Oct

Amazing Social Data for Travel Companies

                                                   

A huge number of travel related conversations is happening every day on social networks.

Based on nmodes Twitter data (averaged over 1.5 years of observations) there is

- 1 conversation every 15 minutes in which people notify that they are going to NYC;

- 1 conversation every 43 minutes in which people from the USA express intent to go to Europe;

- 1 conversation every 4 minutes with interest or intent to go on vacation;

- 1 conversation every 3 hours in which people are asking for hotel recommendations.

And this is just a tip of the iceberg.

(nmodes currently has 70+ travel-related topics and intents, and growing.)

For travel companies all these are qualified leads, potential customers, and attentive audience.

Reaching out to these potential customers results in a positive consumer experience, brand recognition, and, yes, sales!

Interested in reading more? Check out our other blogs:

AI unmasked: Have chatbots failed?

It is becoming increasingly popular to say that chatbots have failed and are overhyped.

While it is true that in many cases expectations from chatbots significantly exceed the results on the ground, the anticipation of chatbots’ demise are somewhat premature. 

One of the main problems for chatbots is that the market is inundated with low quality solution providers who deliver low quality results. This happened because conversational AI seems to have low entry barriers. Unlike other recent technological darlings such as space technology or renewable energy, conversational AI is purely software and therefore does not require vast sums of initial investment. 

What this approach is missing however,  is that conversational AI, in addition to being a software, also requires an accurate understanding of how language works. And there is a limited number of people in the world that do have such understanding.

When conversational AI is delivered by AI experts who understand the way human language works, the results are good and convincing, just as how you would expect them to be.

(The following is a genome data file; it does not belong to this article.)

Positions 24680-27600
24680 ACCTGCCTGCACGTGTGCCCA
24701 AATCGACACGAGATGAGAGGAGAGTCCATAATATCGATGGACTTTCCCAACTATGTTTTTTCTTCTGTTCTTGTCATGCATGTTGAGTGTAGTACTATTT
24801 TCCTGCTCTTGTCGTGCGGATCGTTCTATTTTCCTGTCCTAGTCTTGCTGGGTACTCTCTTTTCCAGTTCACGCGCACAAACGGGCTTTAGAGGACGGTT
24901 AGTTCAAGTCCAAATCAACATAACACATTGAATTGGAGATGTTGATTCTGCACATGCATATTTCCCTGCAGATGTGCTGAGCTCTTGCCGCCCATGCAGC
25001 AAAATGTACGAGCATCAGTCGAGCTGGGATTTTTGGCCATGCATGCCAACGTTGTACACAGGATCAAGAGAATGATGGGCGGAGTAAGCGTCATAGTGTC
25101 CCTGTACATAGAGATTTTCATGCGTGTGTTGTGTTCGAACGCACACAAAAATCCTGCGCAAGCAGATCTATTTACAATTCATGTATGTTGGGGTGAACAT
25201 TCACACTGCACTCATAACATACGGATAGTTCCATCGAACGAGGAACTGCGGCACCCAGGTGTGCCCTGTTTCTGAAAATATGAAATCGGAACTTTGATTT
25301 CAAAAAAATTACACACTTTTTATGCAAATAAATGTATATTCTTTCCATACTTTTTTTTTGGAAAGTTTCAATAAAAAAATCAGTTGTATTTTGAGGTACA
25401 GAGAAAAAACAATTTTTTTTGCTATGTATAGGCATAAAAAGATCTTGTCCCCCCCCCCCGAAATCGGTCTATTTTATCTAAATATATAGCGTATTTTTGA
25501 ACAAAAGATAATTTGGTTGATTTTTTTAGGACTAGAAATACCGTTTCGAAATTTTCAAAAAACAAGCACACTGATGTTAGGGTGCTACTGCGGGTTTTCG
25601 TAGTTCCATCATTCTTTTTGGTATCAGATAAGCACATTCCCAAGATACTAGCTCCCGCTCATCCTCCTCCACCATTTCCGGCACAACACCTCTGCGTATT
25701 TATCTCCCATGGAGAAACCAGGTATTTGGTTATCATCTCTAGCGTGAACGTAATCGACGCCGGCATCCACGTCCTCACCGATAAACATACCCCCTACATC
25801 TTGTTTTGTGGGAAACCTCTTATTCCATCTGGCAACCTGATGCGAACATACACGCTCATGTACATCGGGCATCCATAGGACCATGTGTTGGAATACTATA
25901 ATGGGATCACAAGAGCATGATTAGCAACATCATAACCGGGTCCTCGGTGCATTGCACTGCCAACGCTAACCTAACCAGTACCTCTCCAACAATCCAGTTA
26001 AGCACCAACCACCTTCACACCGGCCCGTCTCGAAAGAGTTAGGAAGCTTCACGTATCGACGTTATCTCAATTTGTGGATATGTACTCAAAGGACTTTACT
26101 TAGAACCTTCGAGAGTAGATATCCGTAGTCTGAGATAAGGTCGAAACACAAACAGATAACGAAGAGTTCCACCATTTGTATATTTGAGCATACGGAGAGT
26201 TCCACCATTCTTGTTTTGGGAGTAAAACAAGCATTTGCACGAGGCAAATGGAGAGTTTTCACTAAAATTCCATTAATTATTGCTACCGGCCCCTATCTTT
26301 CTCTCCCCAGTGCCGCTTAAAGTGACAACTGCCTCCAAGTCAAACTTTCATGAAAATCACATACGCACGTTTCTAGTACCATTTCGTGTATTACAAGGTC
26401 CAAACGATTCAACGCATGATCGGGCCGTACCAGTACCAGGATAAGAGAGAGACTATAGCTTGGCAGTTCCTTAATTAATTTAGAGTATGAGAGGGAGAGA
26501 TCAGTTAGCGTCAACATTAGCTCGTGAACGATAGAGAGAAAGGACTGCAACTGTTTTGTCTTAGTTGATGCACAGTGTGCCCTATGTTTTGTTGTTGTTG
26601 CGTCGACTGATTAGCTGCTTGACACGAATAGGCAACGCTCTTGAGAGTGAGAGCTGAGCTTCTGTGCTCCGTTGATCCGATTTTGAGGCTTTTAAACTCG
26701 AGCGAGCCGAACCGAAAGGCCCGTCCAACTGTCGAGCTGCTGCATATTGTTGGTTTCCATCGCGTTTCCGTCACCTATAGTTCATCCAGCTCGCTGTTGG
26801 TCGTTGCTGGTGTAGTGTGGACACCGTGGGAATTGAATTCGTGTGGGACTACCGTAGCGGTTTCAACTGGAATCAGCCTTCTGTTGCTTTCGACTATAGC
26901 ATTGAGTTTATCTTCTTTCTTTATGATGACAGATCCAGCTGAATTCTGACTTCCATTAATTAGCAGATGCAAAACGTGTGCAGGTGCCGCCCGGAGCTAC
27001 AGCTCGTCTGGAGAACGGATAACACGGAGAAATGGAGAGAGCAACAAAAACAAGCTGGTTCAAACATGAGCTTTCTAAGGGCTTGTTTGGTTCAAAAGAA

Suffering from unsatisfactory product quality is a common problem for many new and emerging industries.  The rules of the market dictate that most of the low quality players will eventually disappear. Poorly created chatbots will therefore not be around for too long.

READ MORE

Beware the lure of crowdsourced data

Crowdsourced data can often be inconsistent, messy or downright wrong 

We all like something for nothing, that’s why open source software is so popular. (It’s also why the Pirate  Bay exists). But sometimes things that seem too good to be true are just that. 

Repustate is in the text analytics game which means we needs lots and lots of data to model certain  characteristics of written text. We need common words, grammar constructs, human-annotated corpora  of text etc. to make our various language models work as quickly and as well as they do. 

We recently embarked on the next phase of our text analytics adventure: semantic analysis. Semantic  analysis the process of taking arbitrary text and assigning meaning to the individual, relevant components.  For example, being able to identify “apple” as a fruit in the sentence “I went apple picking yesterday” but to  identify “Apple’ the company when saying “I can’t wait for the new Apple product announcement” (note:  even though I used title case for the latter example, casing should not matter)

READ MORE